A kinetic kill weapon is a (still theoretical) type of space-borne weapon, an alternative to exotic laser or particle beam-based systems. They work on a pretty elementary theory: why bother with a complex, heavy warhead when simple, lightweight physics will do the job for you?
In the atmosphere, you either need very accurate targeting (to make a bullet hit something), or a big warhead to hurl a shockwave and some relatively large, fast-moving debris in the direction of your target. In space, you don't really need either: all you need is a general idea of where your target is going, and then you can put a cloud of fairly small objects in its path. Objects in orbit are typically moving at immense velocities, and objects' kinetic energy is equal to 1/2 their mass times their velocity squared: Ek=1/2mv2. Even if your small objects aren't moving much at all, a lot of Ek (resulting from the target's high velocity) has to go somewhere, and it's going to go into breaking whatever your opponent worked so hard to put together and loft into orbit. But in space, there's no drag, so you don't have to worry about your small objects being slowed down or deflected by it. Why not speed them up to some ridiculous velocity and make the damage even worse? Then they can be even smaller, and you can make it even more certain that the other guy is going to run into some of them.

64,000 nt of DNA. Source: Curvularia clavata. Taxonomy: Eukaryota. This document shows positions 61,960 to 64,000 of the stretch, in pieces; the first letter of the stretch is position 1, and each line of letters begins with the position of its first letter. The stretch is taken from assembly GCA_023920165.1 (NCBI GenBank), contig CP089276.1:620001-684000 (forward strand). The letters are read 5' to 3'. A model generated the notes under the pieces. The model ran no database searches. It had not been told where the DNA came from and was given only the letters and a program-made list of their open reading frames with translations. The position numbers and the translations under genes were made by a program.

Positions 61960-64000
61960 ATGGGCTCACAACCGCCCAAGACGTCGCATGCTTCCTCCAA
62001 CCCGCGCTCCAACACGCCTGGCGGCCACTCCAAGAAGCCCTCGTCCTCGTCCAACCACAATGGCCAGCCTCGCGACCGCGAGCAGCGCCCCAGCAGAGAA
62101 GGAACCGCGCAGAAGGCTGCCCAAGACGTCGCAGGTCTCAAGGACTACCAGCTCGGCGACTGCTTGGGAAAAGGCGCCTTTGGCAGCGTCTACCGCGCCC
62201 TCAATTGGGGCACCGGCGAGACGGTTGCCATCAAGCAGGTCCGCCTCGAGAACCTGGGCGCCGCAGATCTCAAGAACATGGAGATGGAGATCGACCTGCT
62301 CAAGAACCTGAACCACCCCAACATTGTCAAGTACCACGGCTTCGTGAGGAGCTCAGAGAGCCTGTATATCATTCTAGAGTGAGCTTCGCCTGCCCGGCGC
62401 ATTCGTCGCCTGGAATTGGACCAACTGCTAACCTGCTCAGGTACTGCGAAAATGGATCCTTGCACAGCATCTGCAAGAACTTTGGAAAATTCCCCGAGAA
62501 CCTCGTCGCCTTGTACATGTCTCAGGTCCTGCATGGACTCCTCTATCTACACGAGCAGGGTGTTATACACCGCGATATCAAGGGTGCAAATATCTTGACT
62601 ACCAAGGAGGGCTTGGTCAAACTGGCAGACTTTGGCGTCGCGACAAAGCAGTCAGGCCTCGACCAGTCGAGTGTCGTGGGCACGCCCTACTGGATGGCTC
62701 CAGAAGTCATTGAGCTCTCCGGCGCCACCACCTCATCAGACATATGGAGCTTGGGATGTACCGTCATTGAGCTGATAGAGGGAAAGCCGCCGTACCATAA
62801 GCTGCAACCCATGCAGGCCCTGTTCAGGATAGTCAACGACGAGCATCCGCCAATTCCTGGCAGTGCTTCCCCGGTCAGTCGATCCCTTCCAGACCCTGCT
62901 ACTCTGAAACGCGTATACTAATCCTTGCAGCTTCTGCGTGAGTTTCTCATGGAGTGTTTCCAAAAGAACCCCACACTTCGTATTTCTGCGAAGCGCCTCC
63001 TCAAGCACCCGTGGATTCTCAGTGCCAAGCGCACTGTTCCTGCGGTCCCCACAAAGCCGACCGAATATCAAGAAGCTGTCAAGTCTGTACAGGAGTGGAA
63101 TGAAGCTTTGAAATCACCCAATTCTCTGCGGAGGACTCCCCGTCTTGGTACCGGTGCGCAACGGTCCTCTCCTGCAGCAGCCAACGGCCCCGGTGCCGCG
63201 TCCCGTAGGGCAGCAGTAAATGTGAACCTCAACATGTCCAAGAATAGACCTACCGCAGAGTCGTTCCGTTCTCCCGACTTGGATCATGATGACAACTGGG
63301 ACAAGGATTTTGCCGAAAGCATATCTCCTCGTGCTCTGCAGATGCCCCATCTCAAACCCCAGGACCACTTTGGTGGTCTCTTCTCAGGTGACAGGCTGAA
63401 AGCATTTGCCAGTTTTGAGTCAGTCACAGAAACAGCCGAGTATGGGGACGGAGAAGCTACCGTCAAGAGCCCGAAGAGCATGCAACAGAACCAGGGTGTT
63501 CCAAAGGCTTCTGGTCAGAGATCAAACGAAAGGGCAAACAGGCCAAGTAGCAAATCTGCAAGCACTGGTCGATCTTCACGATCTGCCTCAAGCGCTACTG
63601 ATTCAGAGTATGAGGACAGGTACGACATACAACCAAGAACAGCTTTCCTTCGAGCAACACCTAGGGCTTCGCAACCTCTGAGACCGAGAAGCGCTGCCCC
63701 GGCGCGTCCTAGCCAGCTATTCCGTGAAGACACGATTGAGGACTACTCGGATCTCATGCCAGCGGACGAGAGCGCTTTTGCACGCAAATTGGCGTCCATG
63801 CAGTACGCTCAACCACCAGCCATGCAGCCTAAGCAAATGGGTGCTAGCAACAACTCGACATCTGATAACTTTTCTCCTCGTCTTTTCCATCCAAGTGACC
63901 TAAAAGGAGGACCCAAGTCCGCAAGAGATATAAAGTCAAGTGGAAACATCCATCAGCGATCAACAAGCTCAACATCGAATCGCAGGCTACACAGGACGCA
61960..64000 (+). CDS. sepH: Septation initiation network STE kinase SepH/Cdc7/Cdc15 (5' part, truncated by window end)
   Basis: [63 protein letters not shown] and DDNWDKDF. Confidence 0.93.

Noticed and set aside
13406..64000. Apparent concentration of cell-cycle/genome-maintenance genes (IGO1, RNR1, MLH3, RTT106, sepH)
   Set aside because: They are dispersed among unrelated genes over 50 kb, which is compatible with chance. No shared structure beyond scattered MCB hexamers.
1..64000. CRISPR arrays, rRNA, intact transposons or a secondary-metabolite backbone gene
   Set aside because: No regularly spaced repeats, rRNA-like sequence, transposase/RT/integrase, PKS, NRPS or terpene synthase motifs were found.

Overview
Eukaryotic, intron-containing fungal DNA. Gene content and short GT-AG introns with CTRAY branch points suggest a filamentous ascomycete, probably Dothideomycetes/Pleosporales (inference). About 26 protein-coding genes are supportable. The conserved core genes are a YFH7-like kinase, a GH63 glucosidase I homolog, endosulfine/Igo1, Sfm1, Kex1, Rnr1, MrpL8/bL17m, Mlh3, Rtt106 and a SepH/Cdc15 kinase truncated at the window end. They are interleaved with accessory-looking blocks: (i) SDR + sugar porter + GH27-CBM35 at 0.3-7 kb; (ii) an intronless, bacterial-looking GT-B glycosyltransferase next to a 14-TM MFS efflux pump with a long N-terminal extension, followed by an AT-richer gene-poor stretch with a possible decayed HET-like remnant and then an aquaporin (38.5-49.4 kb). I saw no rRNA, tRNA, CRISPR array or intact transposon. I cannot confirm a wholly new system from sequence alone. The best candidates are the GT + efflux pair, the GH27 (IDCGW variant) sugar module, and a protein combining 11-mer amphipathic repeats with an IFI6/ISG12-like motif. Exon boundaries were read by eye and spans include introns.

Here's a fun real-world analogy. Imagine standing on a highway and tossing a handful of ball bearings at an oncoming car (don't worry about getting squashed - you're the small-object deployment vehicle). The driver will see you coming, and might swerve, but if you hit him he won't be happy. Now, imagine firing the ball bearings out of a cannon. From a thousand miles away. Is he going to have time to swerve? And how will he feel about getting hit? You betcha.
Incidentally, the world's space agencies have to view all the junk orbiting our planet as kinetic kill weapons aimed at their spacecraft, which is why they're so serious about knowing where it is at all times. They also have to put armor blankets around their hardware, because even a stray paint chip can punch a hole in something important.